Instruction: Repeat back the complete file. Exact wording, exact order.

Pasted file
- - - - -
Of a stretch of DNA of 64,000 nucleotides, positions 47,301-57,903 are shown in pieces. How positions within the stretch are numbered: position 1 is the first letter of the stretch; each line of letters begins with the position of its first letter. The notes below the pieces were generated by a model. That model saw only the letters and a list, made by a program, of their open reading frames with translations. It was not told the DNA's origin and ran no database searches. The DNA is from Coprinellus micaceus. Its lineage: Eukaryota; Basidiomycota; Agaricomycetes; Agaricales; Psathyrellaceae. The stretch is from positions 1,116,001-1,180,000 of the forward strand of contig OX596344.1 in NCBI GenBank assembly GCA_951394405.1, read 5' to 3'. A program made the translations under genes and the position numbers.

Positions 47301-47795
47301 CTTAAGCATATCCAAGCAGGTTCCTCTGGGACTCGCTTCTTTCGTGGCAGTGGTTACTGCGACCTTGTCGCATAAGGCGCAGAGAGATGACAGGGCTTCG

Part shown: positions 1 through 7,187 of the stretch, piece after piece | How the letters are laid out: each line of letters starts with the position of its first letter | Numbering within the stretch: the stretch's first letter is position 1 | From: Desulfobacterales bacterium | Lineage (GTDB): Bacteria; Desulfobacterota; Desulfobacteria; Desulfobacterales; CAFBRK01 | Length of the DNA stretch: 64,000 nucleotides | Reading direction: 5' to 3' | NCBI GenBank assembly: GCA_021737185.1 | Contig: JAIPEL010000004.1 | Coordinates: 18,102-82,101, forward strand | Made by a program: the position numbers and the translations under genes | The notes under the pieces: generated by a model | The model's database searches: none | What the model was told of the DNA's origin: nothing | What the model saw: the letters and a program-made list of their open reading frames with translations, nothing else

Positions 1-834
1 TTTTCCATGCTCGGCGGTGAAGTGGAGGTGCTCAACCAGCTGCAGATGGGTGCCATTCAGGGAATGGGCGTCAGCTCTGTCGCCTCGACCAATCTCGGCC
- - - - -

Of a stretch of DNA of 64,000 nucleotides, positions 47,301-57,903 are shown in pieces. How positions within the stretch are numbered: position 1 is the first letter of the stretch; each line of letters begins with the position of its first letter. The notes below the pieces were generated by a model. That model saw only the letters and a list, made by a program, of their open reading frames with translations. It was not told the DNA's origin and ran no database searches. The DNA is from Coprinellus micaceus. Its lineage: Eukaryota; Basidiomycota; Agaricomycetes; Agaricales; Psathyrellaceae. The stretch is from positions 1,116,001-1,180,000 of the forward strand of contig OX596344.1 in NCBI GenBank assembly GCA_951394405.1, read 5' to 3'. A program made the translations under genes and the position numbers.

Positions 47301-47795
47301 CTTAAGCATATCCAAGCAGGTTCCTCTGGGACTCGCTTCTTTCGTGGCAGTGGTTACTGCGACCTTGTCGCATAAGGCGCAGAGAGATGACAGGGCTTCG

Part shown: positions 1 through 7,187 of the stretch, piece after piece | How the letters are laid out: each line of letters starts with the position of its first letter | Numbering within the stretch: the stretch's first letter is position 1 | From: Desulfobacterales bacterium | Lineage (GTDB): Bacteria; Desulfobacterota; Desulfobacteria; Desulfobacterales; CAFBRK01 | Length of the DNA stretch: 64,000 nucleotides | Reading direction: 5' to 3' | NCBI GenBank assembly: GCA_021737185.1 | Contig: JAIPEL010000004.1 | Coordinates: 18,102-82,101, forward strand | Made by a program: the position numbers and the translations under genes | The notes under the pieces: generated by a model | The model's database searches: none | What the model was told of the DNA's origin: nothing | What the model saw: the letters and a program-made list of their open reading frames with translations, nothing else

Positions 1-834
1 TTTTCCATGCTCGGCGGTGAAGTGGAGGTGCTCAACCAGCTGCAGATGGGTGCCATTCAGGGAATGGGCGTCAGCTCTGTCGCCTCGACCAATCTCGGCC